We have eight family medicine residency programs—five in the Twin Cities and three in Greater Minnesota

We train family physicians to provide comprehensive, personalized care for the whole family in any setting: urban, rural, global. Each program has its own curricular strengths, unique feel, and sense of community.

Learn where our 2019 residency grads are now


Curriculum Highlights:

  • High volume, high risk OB
  • C-section training
  • Ultrasound didactics and training
  • Broad elective opportunities adaptable to resident focus


Curriculum Highlights:

  • Sports and musculoskeletal medicine
  • Longitudinal community and behavioral health
  • Scholarship


Curriculum Highlights:

  • Comprehensive maternity care experience
  • Behavioral health, geriatrics, practice management, sports medicine
  • Robust hospital training

North Memorial

Curriculum Highlights:

  • High volume inpatient medicine
  • High volume, high risk OB
  • Sports medicine
  • Urban and community health care

St. Cloud

Curriculum Highlights:

  • Integrated behavioral health
  • Advanced maternity care and rural experience
  • Procedural training

St. John's

Curriculum Highlights:

  • Robust inpatient medicine, OB, and clinic-based care
  • Established elective opportunities
  • Sports medicine

St. Joseph's

Curriculum Highlights:

  • High risk OB
  • Comprehensive internal medicine training
  • Variety of elective opportunities

UMN Medical Center

Curriculum Highlights:

  • Promoting health equity through innovative ambulatory care
  • Office-based procedures and point-of-care ultrasound

Residents as Teachers

Medical education features a closely connected cycle of teaching, learning, and progressive responsibilities; senior learners teach junior learners, and all learners are involved in ongoing professional and personal development.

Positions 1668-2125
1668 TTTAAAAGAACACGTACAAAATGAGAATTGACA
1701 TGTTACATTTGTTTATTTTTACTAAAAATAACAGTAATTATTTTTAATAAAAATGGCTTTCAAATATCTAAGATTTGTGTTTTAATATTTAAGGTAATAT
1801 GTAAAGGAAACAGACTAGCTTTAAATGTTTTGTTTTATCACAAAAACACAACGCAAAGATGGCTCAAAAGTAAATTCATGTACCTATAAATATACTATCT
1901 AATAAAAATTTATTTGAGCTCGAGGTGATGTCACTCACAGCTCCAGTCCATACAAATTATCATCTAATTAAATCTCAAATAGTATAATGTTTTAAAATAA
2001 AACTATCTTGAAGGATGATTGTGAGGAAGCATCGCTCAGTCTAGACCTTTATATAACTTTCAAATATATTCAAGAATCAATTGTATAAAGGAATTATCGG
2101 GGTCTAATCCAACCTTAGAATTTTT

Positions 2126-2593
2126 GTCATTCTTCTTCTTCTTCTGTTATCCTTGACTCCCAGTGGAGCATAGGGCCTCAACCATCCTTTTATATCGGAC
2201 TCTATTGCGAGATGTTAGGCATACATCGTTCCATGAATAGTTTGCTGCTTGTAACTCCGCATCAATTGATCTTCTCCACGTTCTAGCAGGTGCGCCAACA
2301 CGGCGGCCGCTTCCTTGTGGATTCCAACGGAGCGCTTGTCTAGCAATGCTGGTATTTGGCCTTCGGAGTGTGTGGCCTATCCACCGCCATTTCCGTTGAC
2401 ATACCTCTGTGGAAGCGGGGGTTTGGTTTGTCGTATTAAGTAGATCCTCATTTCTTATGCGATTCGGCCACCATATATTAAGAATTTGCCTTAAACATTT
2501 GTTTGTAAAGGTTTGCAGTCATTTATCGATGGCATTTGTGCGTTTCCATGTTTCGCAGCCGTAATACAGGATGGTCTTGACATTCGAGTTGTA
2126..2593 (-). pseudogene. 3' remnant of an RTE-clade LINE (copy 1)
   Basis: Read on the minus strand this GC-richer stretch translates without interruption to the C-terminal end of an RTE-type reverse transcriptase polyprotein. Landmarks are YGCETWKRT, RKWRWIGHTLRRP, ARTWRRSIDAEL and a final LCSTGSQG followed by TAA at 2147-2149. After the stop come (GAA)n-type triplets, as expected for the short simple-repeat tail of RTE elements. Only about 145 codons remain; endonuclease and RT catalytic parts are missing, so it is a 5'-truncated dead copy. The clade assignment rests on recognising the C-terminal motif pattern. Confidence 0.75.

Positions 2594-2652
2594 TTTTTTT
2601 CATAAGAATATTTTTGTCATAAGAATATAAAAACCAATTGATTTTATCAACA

Residents of the eight University of Minnesota family medicine residency programs have many responsibilities, including that of supervisors and educators. Most medical students encounter family medicine residents as teachers during the Family Medicine Clerkship. Therefore, residents receive instruction about clerkship/rotation goals and objectives as well as training in teaching methods.


Resources are available to aid residents in development as teachers.

  • Residents Teaching Students: Developed by family medicine medical student education director David Power, MD, MPH, and colleagues, it provides an overview of several teaching strategies. One of which is a common teaching method used by both residents and faculty, known as the One Minute Preceptor.
  • Faculty advisors and residency directors also can connect residents with resources to enhance teaching abilities.

Learn about our events and opportunities

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